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Fatsumo Sushi

Posted by AFA 22 Apr 2011 No Comments

The promise of sushi has lingered over Fondren for the last few years, and finally it has come to fruition thanks to Fatsumo Sushi, the latest restaurant to hit Duling Avenue. A friend and I decided to check it out this evening, just a few weeks after the restaurant opened.

I had heard mixed reviews of the place: some loved, some not-so-much, but I always try to keep an open mind until I’ve had a chance to try something for myself. We arrived early, around 6:15, and decided to sit outside since the weather was so nice. The outdoor seating is limited, and as we sat down I noticed our table was leaning. It was not an uneven table, more like uneven ground. The outdoor seating is in an alcove between Fatsumo and the Duling School building, and the sidewalk is not exactly flat. It wasn’t too bothersome, though, so we opened our menus and perused the restaurant’s offerings. The menu was not overwhelmingly lengthy, and following the theme (the mascot is literally a “fat sumo” guy), dishes are categorized according to “weight class.” My friend and I had a lot of catching up to do, but eventually we realized that nobody had come to even get a drink order yet, and we had been sitting there for a good 15 minutes or so. It wasn’t so busy at this time that the waitstaff were slammed, either. I chalked it up to the fact that this is still a very new restaurant.


Bada Bing Appetizer

Finally our waiter came out and got our drink orders. We both ordered tall-boy Sapporos, and we also chose the Bada Bing for our appetizer. The menu is slightly confusing when it comes to appetizers, by the way. At the top you’ll see “Starters,” which are the traditional sushi restaurant apps like edamame, gyoza and egg rolls (which looked more like spring rolls), but then toward the bottom of the menu you’ll find the “Appetizers” section. Anyway, the Bada Bing was described as “Soft shell crab with citrus mint and fried onions.” Our waiter tried to compare it to the “Bang Bang Shrimp” that I’ve only heard about from Bonefish Grill, but neither of us had ever eaten at a Bonefish so the comparison didn’t do any good (score one for eating local!).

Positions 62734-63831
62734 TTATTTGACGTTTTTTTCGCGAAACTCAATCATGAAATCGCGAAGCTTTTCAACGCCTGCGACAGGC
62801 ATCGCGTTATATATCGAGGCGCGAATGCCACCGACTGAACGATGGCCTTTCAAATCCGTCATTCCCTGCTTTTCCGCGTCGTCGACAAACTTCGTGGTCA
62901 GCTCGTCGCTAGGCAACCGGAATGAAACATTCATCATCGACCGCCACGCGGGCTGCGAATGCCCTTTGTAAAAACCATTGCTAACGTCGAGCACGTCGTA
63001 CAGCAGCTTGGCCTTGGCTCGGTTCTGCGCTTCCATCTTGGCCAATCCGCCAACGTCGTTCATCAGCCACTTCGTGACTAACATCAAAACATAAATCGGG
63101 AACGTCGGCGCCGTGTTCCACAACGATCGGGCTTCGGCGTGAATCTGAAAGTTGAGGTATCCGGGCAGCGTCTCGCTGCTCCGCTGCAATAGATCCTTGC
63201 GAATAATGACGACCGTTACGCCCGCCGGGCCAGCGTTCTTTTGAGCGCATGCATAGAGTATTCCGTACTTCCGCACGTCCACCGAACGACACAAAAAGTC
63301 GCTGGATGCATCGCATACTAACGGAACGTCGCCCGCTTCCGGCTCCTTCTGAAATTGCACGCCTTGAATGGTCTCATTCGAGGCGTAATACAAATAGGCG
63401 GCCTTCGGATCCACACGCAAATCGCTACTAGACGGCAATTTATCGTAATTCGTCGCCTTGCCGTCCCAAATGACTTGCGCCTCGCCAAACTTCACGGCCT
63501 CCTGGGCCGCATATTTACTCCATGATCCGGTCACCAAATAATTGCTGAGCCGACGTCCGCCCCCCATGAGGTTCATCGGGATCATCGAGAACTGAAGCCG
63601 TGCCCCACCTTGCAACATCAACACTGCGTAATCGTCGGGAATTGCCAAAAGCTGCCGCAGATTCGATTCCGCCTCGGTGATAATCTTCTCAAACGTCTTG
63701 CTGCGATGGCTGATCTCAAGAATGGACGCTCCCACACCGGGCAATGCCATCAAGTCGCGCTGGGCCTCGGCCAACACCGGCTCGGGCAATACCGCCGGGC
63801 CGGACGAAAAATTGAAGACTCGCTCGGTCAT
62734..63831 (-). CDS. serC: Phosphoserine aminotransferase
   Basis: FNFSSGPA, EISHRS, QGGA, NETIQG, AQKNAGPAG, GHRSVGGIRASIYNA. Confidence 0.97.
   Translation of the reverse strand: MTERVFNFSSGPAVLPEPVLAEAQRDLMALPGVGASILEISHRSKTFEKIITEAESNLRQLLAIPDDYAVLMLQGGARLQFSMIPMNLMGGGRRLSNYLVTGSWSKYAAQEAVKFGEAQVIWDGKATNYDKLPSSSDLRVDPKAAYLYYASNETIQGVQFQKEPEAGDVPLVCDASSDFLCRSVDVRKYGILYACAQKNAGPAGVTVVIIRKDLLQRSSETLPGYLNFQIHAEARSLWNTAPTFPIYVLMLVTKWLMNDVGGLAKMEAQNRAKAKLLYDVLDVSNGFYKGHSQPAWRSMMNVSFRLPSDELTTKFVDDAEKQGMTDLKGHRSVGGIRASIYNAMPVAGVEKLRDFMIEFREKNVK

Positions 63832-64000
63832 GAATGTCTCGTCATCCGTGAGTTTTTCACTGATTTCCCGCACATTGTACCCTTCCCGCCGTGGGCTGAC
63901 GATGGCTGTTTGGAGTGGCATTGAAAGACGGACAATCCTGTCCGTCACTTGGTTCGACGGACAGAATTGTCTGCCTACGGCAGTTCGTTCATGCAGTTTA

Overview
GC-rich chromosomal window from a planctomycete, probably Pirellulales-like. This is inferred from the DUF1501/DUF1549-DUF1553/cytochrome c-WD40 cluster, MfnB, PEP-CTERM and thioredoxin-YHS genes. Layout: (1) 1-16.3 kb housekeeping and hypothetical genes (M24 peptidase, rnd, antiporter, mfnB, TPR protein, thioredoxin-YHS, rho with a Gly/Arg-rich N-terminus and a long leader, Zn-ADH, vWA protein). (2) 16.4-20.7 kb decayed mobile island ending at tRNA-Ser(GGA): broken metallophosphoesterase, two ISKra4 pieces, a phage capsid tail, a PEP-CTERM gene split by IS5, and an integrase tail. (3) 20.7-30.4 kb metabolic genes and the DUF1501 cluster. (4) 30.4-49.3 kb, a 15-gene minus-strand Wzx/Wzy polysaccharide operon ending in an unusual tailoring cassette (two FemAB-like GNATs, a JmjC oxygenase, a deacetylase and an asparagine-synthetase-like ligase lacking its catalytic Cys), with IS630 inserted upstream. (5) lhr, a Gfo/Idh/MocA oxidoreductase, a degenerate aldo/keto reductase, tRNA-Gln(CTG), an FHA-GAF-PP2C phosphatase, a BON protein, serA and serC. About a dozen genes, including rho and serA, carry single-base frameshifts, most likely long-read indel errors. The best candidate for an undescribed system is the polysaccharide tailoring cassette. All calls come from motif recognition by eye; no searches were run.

The appetizer was pretty good, but not what I expected for soft shell crab. Growing up in Mississippi, I can honestly say that other than when it is stuffed into a sushi roll, I’ve never had soft shell crab any way but whole or at least halved. This dish featured cut up crab, deep fried and soaked in a tangy sauce and topped with roe. The bits of mint we found toward the bottom really made the dish. I would’ve appreciated more mint, maybe sprinkled on top in addition to the few leaves we found within the dish. Only once could I really tell for sure that this was crab - the bite-size pieces bore a stronger resemblance to shrimp, and this dish would be good with shrimp if crab wasn’t available. But maybe Bonefish has a copyright on Bang Bang Shrimp, I have no idea.

For those of you with kids, I noticed there are a few kid-friendly items on the menu. Fatsumo puppies, which the menu described as “mini corn dogs,” and of course chicken nuggets. But honestly, as you read on, you will see that this is a very Americanized version of sushi, so your little ones might be just fine sampling one of the “Grand Champion” sushi rolls.


Fatsumo, Pebble Beach, Orange County, Spicy Tuna & Salmon rolls